Breeding Mediocre Horses
   

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Breeding Mediocre Horses

This is a discussion on Breeding Mediocre Horses within the Horse Breeding forums, part of the Horse Breeds, Breeding, and Genetics category
  • What is the term for a mediocre horse
  • Mediocre mares

 
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    01-05-2011, 01:47 PM
  #1
Trained
Breeding Mediocre Horses

Anyone who knows me, or has talk to me about breeing horses, knows that I am against breeding unregistered horses (for several reasons; it's a great way to trace and research genetic issues such as herda and HyPP amoung other reasons which I won't get into right now) I also don't believe in breeding just because you want to try your hand at raising and training a foal. I think you should educate yourself before even considering breeding your mares. I think there is some basic conformation qualities and NEED to be met before a horse should be bred, along with a certian disposition and ability.

Now, with that being said, I also think that some people get way to carried away about what they consider good breeding stock. I don't think that EVERY horse needs to have a champion/proven sire and dam. I don't think that stallions with a $5000+ stud fee are the only ones that should still have their junk. I don't think that every horse that is breed needs to have perfect confromation. Good conformation is in the eye of the beholder and and almost every horse who has gone out and been used in it's discipline of choice and has done well has at least a few conformation faults.

IF this was the case and only proven mares and stallions were breed how many of YOU would be able to afford to purchase a horse? How many of you would have the horse that you have today?
     
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    01-05-2011, 02:17 PM
  #2
Yearling
3, we would have 3 out of the 11 horses we have now, and two of them have disabilities.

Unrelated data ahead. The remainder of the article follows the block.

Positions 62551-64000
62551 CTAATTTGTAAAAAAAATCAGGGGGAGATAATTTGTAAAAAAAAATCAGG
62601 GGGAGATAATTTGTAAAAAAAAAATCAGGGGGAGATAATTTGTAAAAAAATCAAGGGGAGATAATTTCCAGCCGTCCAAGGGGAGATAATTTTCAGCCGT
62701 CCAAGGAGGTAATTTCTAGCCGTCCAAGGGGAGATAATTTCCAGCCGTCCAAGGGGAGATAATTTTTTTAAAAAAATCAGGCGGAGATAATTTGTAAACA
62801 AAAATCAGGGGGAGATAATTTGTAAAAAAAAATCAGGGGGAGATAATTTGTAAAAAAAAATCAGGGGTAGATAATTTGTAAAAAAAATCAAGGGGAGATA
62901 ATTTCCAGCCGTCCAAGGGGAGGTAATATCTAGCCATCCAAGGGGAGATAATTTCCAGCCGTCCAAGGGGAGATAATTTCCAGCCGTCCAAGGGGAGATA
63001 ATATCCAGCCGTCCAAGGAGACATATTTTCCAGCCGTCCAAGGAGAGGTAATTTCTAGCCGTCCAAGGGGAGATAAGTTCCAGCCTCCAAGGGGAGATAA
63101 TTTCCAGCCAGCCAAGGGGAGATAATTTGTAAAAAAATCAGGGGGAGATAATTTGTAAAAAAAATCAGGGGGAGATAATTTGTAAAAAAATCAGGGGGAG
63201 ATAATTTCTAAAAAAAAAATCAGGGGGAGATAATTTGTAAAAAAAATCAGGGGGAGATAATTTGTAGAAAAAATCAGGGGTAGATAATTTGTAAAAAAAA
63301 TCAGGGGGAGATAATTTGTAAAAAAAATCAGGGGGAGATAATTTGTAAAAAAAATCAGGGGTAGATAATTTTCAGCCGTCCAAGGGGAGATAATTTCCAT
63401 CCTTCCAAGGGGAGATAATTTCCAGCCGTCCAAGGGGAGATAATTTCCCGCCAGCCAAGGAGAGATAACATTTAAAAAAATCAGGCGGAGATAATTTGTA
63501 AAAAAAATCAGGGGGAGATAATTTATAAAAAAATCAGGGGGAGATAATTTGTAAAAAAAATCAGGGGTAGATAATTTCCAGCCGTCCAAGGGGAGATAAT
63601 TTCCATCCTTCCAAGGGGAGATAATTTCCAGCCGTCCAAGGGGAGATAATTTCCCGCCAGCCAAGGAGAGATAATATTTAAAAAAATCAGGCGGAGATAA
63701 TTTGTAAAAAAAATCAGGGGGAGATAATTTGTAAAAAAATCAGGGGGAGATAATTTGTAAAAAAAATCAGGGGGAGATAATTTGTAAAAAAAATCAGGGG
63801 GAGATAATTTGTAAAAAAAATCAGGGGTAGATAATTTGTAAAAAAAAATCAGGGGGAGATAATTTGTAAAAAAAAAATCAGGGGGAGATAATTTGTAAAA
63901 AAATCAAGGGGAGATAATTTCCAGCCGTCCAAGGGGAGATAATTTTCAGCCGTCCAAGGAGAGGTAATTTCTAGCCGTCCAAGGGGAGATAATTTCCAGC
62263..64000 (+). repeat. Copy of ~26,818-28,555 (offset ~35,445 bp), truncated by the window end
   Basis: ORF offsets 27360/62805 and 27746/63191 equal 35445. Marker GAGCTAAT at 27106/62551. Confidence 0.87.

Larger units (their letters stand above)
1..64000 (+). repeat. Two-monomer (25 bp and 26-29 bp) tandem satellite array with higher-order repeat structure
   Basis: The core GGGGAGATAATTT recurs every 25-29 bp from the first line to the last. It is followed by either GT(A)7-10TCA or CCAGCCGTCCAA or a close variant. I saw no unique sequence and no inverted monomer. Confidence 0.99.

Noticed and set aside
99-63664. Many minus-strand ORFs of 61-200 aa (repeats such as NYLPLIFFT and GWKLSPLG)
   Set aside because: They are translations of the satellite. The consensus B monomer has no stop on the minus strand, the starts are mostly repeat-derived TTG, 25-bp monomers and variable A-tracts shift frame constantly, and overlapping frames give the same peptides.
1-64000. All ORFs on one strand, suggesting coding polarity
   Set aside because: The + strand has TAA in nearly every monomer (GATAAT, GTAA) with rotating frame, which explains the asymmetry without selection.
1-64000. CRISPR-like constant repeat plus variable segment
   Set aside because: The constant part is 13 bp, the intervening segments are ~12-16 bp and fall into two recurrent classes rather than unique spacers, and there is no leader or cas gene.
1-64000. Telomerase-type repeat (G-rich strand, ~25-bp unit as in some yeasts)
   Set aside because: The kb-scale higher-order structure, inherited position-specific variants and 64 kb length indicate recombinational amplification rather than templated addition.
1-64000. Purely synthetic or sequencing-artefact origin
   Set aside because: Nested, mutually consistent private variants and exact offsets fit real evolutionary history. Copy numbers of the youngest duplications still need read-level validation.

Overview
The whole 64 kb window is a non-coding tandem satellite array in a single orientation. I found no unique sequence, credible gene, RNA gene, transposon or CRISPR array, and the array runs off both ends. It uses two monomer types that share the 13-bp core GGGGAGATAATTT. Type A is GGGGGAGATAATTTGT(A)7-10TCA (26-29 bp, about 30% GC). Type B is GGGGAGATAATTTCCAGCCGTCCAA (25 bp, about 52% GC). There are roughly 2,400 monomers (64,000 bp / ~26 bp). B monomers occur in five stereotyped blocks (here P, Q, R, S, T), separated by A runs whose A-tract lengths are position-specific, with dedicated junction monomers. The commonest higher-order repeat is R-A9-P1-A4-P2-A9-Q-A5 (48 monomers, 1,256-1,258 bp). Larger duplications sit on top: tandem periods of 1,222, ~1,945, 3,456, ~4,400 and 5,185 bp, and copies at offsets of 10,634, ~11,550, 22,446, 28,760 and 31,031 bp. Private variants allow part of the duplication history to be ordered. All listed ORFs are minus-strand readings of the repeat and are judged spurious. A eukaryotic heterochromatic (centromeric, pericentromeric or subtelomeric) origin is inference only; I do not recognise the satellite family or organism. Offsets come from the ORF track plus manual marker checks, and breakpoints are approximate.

And only two of them would be sound to be worked. I wouldnt have my most favorites Roothie, Shaffiek, and Poe. And that is a sad thought.
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    01-05-2011, 02:18 PM
  #3
Green Broke
I wouldn't have any horses.
     
    01-05-2011, 02:48 PM
  #4
Green Broke
They would probably all be in the $10000 price range and noone could afford them save for the wealthy retired and the upper middle and upper class.
     
    01-05-2011, 02:52 PM
  #5
Started
I wouldn't have any of my horses.
     
    01-05-2011, 03:01 PM
  #6
Green Broke
I would not be able to have any :(
     
    01-05-2011, 03:18 PM
  #7
Green Broke
I would have all the horses I have today.

All of them were bred for a reason, all bar one of them have champions and supreme champions in their blood lines as well as serious international level horses/ponies (pride is history unknown as he was bought in an auction but you can see the quality in him, he was not randomly bred). All of them are near as I can get to a perfect conformation, what faults they do have are very minor and only slight! (pride for example has a slightly long back, in a mare it would not be concidered as long, but for a gelding it is).